Posted in Post a Day/Week, Writing

Meeting George

Sisterhood “I give up Emma. This place is impossible to find.” Carrianne slumped down into the leather booth and peered at her friend over the table.

“Nothing is impossible!” Emma raised her fist in the air. “We will –“

“Emma!” Carrianne sat up quickly and batted at Emma’s arm. “You don’t have to shout. I’m sitting in front of you.”

Emma smiled sheepishly. “Sorry.”

“You’re forgiven,” Carrianne said while rolling her eyes. “Just remember to use your indoor voice.”

“Yeah, yeah.” Emma waved off Carrianne’s words.

“Excuse me ladies.” An elderly man with coke-bottle glasses stood by the table and handed the girls menus. “Can I get you anything to drink?”

“I’ll have a coffee, black,” Carrianne said with a light smile.

“Do you have milkshakes?” Emma asked as she batted her eyelashes.

“Yes we do.” The man’s voice had a slight country twang to it. “We’ve got vanilla, chocolate or strawberry. I recommend the strawberry as we get them fresh from the field this time of year.”

“Excellent.” Emma peered at the man’s name tag. “George, I will have a strawberry milkshake.”

George left, presumably to make their drinks, and the girls went back to their conversation.

“Do you remember anything about Winterwood?” Emma asked.

Carrianne shook her head. “I was only five. The only thing I remember was one of the older kids kept teasing me. I think it was a boy; Matt or Mark. Something like that. I use to call him the terror.”

Emma giggled. “You? Call someone a terror? Never.”

“Oh, be quiet.” Carrianne looked over at the counter and noticed George staring at them. “People are staring.”

Emma looked around. “No they aren’t. There’s no one here to stare. Pity, I was hoping they would be cute.”

“Not customers. That old man was staring at you.”

“Who? George? He can stare if he wants. He’s sweet.”

Carrianne slapped her forehead. “Emma! We just met the man. How can you know if he’s sweet or a murderous maniac with a chainsaw?”

“Easy, he doesn’t have a chainsaw.”

“That’s because it’s getting repaired; Puts a damper on the killing.” George set a bright pink milkshake in front of Emma and a steaming cup of coffee in front of Carrianne, who had turned red with embarrassment.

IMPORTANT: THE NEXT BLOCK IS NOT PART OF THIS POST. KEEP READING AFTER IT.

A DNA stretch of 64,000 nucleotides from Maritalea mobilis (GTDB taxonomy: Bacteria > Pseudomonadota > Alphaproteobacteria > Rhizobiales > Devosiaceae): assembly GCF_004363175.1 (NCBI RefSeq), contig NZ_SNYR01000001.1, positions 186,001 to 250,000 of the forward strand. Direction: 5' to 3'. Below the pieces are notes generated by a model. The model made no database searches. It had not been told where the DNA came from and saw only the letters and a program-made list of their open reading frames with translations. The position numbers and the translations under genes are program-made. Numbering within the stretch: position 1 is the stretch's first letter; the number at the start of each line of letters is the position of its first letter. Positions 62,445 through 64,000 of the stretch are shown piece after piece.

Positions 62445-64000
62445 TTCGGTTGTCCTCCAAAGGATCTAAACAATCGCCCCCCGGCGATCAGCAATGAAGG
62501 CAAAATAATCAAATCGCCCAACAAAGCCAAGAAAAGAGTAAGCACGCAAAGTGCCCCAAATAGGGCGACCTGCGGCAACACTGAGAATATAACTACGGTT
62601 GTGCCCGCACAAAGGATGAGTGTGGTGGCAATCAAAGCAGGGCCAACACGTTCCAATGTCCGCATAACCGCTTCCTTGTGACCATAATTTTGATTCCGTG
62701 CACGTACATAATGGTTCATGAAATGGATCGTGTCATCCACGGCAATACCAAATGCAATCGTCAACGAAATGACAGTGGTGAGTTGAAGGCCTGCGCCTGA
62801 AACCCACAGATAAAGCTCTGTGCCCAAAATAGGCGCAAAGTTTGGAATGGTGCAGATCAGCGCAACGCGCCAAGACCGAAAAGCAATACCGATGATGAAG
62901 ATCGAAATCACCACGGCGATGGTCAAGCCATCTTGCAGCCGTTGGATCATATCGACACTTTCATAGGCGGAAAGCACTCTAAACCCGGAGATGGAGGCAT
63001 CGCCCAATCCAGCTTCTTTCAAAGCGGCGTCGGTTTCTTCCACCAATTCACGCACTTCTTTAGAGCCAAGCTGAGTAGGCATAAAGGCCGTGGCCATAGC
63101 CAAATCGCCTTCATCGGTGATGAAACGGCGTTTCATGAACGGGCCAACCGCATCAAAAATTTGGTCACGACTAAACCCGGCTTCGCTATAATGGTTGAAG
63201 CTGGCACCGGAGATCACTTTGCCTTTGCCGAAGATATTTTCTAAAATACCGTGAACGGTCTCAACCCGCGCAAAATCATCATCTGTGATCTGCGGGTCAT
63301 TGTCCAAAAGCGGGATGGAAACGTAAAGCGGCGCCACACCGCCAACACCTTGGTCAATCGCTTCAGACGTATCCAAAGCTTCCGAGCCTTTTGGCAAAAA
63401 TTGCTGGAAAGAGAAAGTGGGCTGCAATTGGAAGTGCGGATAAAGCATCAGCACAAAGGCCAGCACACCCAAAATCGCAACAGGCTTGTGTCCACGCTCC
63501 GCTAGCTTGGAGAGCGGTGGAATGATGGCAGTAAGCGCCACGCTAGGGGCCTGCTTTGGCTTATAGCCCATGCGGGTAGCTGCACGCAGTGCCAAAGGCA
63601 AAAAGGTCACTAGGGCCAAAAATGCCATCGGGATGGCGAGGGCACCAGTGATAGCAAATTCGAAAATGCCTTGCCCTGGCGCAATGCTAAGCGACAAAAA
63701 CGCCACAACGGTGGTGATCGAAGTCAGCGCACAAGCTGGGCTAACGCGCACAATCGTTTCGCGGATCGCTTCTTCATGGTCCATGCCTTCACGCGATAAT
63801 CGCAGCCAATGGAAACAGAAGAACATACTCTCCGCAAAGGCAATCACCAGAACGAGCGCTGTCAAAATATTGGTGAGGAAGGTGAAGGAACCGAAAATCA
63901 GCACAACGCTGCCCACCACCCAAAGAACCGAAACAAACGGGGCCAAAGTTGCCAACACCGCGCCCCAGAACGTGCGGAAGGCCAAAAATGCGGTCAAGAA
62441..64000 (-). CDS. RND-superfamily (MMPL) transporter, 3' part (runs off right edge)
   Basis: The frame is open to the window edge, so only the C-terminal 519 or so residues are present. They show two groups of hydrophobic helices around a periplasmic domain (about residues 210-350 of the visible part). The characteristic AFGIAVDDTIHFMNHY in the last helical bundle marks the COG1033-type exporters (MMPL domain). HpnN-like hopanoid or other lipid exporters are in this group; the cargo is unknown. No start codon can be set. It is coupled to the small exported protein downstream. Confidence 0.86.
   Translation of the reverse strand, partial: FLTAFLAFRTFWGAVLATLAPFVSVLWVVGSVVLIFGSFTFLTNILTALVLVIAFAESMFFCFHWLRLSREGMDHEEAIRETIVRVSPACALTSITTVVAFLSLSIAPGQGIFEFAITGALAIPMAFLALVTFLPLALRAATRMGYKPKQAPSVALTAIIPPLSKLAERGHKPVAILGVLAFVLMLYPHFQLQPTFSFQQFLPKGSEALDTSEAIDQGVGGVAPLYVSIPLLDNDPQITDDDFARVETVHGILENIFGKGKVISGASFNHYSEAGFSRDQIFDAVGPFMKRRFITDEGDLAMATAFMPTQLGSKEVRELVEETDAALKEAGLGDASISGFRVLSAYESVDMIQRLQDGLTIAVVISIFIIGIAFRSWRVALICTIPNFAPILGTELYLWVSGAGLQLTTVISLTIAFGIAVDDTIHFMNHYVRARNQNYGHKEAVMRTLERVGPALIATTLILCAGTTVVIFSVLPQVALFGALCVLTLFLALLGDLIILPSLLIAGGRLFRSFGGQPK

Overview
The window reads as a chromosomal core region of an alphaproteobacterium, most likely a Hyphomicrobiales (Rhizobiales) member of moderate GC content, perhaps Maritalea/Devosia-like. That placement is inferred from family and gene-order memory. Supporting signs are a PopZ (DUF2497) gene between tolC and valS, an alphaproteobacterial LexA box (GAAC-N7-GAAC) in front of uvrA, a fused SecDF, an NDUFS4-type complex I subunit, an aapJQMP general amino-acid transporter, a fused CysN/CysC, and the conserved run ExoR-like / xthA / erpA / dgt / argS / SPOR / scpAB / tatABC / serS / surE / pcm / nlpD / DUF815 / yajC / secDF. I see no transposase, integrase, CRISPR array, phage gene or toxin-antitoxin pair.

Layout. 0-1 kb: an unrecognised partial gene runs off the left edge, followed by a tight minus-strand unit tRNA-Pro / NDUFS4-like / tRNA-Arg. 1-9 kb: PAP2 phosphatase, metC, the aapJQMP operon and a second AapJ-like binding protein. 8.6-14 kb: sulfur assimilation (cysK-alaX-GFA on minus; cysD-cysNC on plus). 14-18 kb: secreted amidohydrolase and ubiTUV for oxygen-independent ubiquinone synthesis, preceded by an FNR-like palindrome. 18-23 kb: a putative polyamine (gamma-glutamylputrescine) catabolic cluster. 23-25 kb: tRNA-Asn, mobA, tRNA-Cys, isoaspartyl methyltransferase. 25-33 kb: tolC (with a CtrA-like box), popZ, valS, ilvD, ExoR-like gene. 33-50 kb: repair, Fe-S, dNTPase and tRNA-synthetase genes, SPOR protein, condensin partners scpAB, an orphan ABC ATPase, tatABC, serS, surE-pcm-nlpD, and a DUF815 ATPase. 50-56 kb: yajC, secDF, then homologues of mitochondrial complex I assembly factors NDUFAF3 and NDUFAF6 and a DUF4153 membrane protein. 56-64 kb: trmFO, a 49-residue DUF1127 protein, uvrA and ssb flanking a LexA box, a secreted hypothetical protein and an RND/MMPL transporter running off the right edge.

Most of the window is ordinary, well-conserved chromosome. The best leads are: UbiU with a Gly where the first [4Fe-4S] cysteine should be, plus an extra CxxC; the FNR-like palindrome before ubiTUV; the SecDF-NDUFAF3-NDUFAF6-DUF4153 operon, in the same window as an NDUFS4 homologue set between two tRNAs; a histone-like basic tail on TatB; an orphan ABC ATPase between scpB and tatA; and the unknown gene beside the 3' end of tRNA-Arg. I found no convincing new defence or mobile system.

“Sorry about that. I’m trying to teach her to be careful around strangers.”

“No offense.” George laughed which made his brown eyes sparkle like melted chocolate. “I grew up with a friend like her. She kept me on my toes before she moved to the city.”

“That’s sad,” Emma said while frowning. “What happened to her?”

“Well, she got married and had a little girl. Settled down better than anyone else I know.”

“That’s ‘cuz she got out all her crazy.” Emma nodded sagely.

Carrianne rolled her eyes. “George, I was wondering if you might help us. We managed to get a little lost.”

“Most people do ‘round here. Where’re ya looking for?”

“Winterwood! Home of adventure!” Emma said between slurps of her milkshake.

“Well, that is a tricky one. Not many people come through looking for that. I reckon you passed it long ago.”

“Thanks, George,” Carrianne said dismissively.

“Now hold on. I didn’t say I couldn’t help. Why are you looking for Winterwood anyway?” George pulled over a chair from a nearby table and sat down.

“Adventure, treasure –“

“My family is from there,” Carrianne interrupted Emma with a cold glance.

“What did you say your name was little one?”

Carrianne’s eyes narrowed as she subtly slipped further into the booth, away from George.

“I didn’t but my family name is Picketts.”

“You’re not Wilhelmina’s daughter by any chance?” George said, his demeanor seeming a lot more friendly.

“Yes, she was the one that told me to come. Why? Did you know her?”

“Bet she’s the friend. Your mom seems like the crazy in her youth type.”

“She was.” George laughed. “Use to talk to her all the time. But I haven’t heard from her in over a year now. Funny that she sent you. I remember her saying that she would never send her Carrie back to Winterwood.”

“You haven’t heard from her because she died,” Carrianne stated. “She had cancer.”

“May she rest in peace.” George made the sign of the cross on his body.

Carrianne frowned. “You’re catholic? I never would have expected that.”

“Because I work on the reservation or because I look Native? I am a Catholic Native though. I even go to Mass twice a week.”

“No, it’s not either of those things. It’s just something Mom said about Winterwood. I thought everyone around here was part of a crazy religious cult. You seem surprisingly normal.”

George laughed and stood up. “Sit tight, I’ll draw you a map and make you some breakfast. It would have been a long drive from the city to get here.”